Why is San Francisco so Cold?By Teo Spengler; Updated August 11, 2017
Chilling in San Francisco: Weather clues to use in the City by the Bay
Residents and tourists alike complain about San Francisco's summer weather. Visitors from overseas arrive expecting to spend July sunbathing on Ocean Beach, but their bathing suits often don't see the light of day. Instead, surfers don full-body wet suits, gloves and foot cover before venturing into the waves, while morning beachcombers wear hoodies and knit caps.
San Francisco is part of sunny California, so what's going on here?
Why is San Francisco so darn cold?
Poet Carl Sandburg romanticized fog, writing that it comes on little cat feet. In the City by the Bay, those feet aren't so little. They show up most mornings and evenings in summer, and occasionally in other months as well. That fog, caused by icy Pacific water meeting warmer air, is cold and damp, often blown in on a chilly ocean breeze.
That explains why San Francisco neighborhoods near the Pacific, like the Richmond and Sunset districts, have the reputation of being cold. Many days the fog blows off in early afternoon, leaving a blue sky and sun, but in the evenings, it tiptoes back again. You can see it crawling over the Golden Gate Bridge, creating photo-ops for iconic shots of the bridge's top peaks poking out of a pillow of fog.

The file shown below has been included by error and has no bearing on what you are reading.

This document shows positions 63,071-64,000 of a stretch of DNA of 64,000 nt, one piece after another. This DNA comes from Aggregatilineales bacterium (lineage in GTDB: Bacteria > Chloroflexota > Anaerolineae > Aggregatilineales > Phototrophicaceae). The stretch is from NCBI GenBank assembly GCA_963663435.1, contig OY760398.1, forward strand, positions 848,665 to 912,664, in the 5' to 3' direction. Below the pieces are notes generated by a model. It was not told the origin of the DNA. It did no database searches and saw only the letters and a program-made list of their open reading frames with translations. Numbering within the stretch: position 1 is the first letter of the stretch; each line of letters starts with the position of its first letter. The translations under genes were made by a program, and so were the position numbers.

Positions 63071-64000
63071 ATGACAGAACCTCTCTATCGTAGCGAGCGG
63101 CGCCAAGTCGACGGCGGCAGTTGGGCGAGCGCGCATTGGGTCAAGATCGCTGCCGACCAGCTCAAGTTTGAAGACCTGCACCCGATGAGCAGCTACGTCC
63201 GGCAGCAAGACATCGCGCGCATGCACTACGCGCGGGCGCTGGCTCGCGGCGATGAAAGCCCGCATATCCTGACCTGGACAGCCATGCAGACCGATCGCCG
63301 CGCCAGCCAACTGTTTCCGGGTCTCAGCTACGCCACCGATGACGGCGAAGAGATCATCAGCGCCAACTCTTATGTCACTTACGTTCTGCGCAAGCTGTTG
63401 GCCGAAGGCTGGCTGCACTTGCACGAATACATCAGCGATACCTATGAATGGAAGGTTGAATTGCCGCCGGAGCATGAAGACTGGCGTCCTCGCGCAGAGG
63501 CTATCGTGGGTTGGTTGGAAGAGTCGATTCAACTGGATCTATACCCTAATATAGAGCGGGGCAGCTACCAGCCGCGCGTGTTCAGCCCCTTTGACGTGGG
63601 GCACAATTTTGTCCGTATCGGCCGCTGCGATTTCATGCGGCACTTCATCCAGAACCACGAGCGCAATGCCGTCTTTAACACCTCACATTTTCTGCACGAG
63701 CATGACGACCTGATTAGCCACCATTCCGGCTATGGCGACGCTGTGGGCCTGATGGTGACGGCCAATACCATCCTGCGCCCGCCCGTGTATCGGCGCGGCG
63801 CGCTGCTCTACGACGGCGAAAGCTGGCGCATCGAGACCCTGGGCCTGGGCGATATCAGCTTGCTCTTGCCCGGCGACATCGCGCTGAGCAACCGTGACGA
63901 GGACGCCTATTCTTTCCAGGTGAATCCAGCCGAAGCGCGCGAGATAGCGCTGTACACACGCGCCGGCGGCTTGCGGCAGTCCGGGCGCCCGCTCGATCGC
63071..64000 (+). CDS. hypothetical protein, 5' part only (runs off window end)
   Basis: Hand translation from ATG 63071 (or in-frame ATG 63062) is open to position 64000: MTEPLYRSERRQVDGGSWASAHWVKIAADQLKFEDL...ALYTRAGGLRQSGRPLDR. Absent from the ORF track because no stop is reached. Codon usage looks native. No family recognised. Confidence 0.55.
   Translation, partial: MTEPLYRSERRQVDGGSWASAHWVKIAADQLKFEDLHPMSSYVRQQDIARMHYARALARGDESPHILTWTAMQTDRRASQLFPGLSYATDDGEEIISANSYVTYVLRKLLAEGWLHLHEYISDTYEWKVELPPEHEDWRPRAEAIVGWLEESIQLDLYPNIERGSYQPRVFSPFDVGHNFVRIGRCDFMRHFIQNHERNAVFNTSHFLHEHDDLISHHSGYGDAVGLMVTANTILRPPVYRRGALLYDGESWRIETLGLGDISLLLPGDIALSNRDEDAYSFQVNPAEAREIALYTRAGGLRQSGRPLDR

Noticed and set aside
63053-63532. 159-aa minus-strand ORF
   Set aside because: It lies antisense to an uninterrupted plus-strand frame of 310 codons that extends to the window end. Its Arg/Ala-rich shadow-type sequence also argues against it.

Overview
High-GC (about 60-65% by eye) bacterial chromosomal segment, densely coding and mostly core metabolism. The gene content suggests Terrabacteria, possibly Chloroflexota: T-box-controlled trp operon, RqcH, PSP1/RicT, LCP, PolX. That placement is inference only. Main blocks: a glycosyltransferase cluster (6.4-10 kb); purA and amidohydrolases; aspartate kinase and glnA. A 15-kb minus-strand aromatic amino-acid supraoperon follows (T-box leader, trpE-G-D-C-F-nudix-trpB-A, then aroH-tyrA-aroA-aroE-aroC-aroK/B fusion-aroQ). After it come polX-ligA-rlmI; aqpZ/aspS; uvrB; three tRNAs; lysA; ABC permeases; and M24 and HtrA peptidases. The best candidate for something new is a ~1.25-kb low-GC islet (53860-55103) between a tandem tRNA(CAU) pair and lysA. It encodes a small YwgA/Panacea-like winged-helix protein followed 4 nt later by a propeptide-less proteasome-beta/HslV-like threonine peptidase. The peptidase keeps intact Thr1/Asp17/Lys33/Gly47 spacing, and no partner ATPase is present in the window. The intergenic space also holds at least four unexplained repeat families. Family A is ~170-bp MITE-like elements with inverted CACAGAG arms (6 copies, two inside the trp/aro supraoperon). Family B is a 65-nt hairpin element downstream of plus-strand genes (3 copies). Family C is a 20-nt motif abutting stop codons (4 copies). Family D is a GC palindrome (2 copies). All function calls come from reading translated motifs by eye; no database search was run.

San Francisco neighborhoods located away from the water don't see as much fog. Areas like Nob Hill, the Castro and South of Market are often sunny and bright from dawn to nightfall, but given the foggy fringe, temperatures within the city stay cooler than those of other inland communities.
Are there seasons in the sun?
Is there one season in San Francisco when it's always sunny? Not really, although autumn comes closest.
Many people who live in this popular city come to love or at least accept the cooler summer temperatures. Those who hate them are likely to move to warmer options in the East Bay where housing is also less expensive.
Summer temperatures are generally higher than winter temperatures. Average San Francisco temperatures peak at around 70 degrees F, with September being the warmest month. Individual days may see higher temperatures, of course. The lowest monthly average high temperature is 55 degrees F in December. December also has the lowest average minimum temperatures of around 40 degrees F.
San Francisco is a year-round tourist destination, so you aren't likely to avoid all crowds by visiting in winter. But peak season is summer, and that's when the crowds are most dense and the prices are highest. Many find fall the best season to visit, and it's often the warmest, too.
Packing for uncertainty
Given San Francisco's changing weather, you'll do best to play the chameleon yourself. Pack clothing you can layer up for chilly mornings, then layer down for warmer afternoons. You'll need a warm coat, too, for going out after sunset and comfortable shoes for tackling all those hills. You may well need rain gear in the winter, which includes rain boots.
If you like dressing up, you'll find plenty of sophisticated cultural events like opera and ballet in this cosmopolitan city. It's also scattered with elegant, top-ranked restaurants. The general fashion mode in San Francisco is somewhat low-key, so casual traveling clothes will also work almost anywhere.